Introduction: Vanlife - a Petrolheads Postbox

One day all of you Vanlife Guys and Gals are going to have to settle down.

Kids will come along, there will be rent or mortgages and you will hark back to your old, free life on the road.

Bummer Dude!!!

So here's a little project to remind you of your younger days, your former life, when you had few responsibilities and considerably more hair.

When you still had Mo-Jo instead of Oh-No!!

The Vanlife Postbox in all its glory

Step 1: Materials

A Rural Postbox ( I got this one from Bunnings - a tad over $95 NZ - I'm sure they will be cheaper in the states)

Spray Paint (various colours) $6 a can

Painters Tape $4

Acrylic paint (left over from other projects)

Varnish/Paint etc that I had lying around

I also used an offcut of marine ply and a couple of M6 bolts that were lying around

Tools

Paint brushes (mainly artists brushes)

Craft Knife

Step 2: Preparation

I went for the Red and Black Postbox as it had the most striking colours but fill your boots to what colour you use.

(there are blue and yellow, light and dark green etc)

These approximate the shape of the classic VW camper van

First off I took it apart and gave it a light "sand" with Scotchbrite where the paint was going to be to help it adhere better

Step 3: Mask Up

I masked up the areas I didn't want painted (Red sides and Black bumpers (Fenders)

I also cut out the VW logo and (not shown) bumper over-riders and badge bar

Note in keeping I have used NZ Petrolhead magazine as a mask!

Step 4: First Paint

Now the roof on classic VW's are generally white, plus there is a V shape on the front (with the outer segments being body colour). So first I sprayed all the bits that I needed to be white.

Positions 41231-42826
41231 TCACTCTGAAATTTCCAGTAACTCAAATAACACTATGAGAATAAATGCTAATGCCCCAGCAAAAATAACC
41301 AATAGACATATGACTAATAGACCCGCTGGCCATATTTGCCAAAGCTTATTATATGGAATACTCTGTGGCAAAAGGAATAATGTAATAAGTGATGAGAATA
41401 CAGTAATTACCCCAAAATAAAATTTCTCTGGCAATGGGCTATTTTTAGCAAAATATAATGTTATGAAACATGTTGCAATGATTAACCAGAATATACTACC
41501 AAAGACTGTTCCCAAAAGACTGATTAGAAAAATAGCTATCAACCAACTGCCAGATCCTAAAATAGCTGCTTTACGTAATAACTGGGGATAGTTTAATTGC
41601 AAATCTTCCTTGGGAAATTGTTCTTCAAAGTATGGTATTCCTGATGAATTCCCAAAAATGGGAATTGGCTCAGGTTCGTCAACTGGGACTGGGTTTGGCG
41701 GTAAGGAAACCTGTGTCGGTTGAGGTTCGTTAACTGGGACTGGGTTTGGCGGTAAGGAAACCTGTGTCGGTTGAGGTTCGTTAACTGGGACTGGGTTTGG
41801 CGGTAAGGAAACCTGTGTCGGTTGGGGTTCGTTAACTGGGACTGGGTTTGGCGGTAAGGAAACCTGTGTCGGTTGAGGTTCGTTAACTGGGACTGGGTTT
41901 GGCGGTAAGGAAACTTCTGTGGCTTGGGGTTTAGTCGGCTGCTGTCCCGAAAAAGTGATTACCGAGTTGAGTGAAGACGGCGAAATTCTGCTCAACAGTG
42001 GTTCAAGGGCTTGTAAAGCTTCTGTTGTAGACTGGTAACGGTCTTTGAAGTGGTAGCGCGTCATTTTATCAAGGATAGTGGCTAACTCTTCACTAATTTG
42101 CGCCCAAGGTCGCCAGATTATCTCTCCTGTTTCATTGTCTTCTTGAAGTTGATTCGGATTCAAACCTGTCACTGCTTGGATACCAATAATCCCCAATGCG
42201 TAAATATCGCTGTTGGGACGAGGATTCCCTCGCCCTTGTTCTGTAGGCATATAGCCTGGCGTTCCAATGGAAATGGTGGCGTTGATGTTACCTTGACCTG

It took a few coats but just spray thin coats from the aerosol until you have the coverage you want

I sprayed, let dry for 10 minutes and then next coat etc, I have got decent coverage with no runs !!!!

Then let it dry thoroughly (patience doesn't come easily to me and I started the next stage a bit early which caused a couple of issues with paint leeching!! Sorted it out with a bit of respraying though)

Step 5: More Masking

After the main colour had been sprayed, it was time to start masking up for details.

Again painters tape was used after the white had dried for 24 hours (yeah right !!! I tried doing this after 6 hours)

I then painted the front red bits with enamel

Step 6: Windows, Curtains Etc

These were hand painted in the masked areas using Acrylic paint (brown interior with blue curtains)

Step 7: Unmasking

I carefully peeled off the masking tape to reveal the details

Using a permanent marker I outlined the windows, drew in the wipers and number plate.

Also painted on lights and indicators

Step 8: Finishing Touches

I thought that the whole thing would look more rounded off with some accessories.

I cut a lozenge of Marine Ply and using a belt sander made a surfboard for the roof

I figured that it needed a fin, so I cut one and screwed it on the board centreline.

I then varnished this with a dab of yacht varnish I found in an old tin

Step 9: Securing Arrangement for Surfboard

I drilled 2 holes through the surfboard and bolted 2 M6 bolts through them.

I then marked out and drilled 2 holes in the postbox roof.

Step 10: Bolt on the Board

I bolted the board to the roof and there it was done!

So I just have to go and bolt it to the post by the gate and I can contemplate my lost youth!!

Enjoy Dudes and Dudettes

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Bio: I am a Marine Engineer in the RNZN (39 years done in various navies) and am looking forward to retirement!!! so I can do more ... More »
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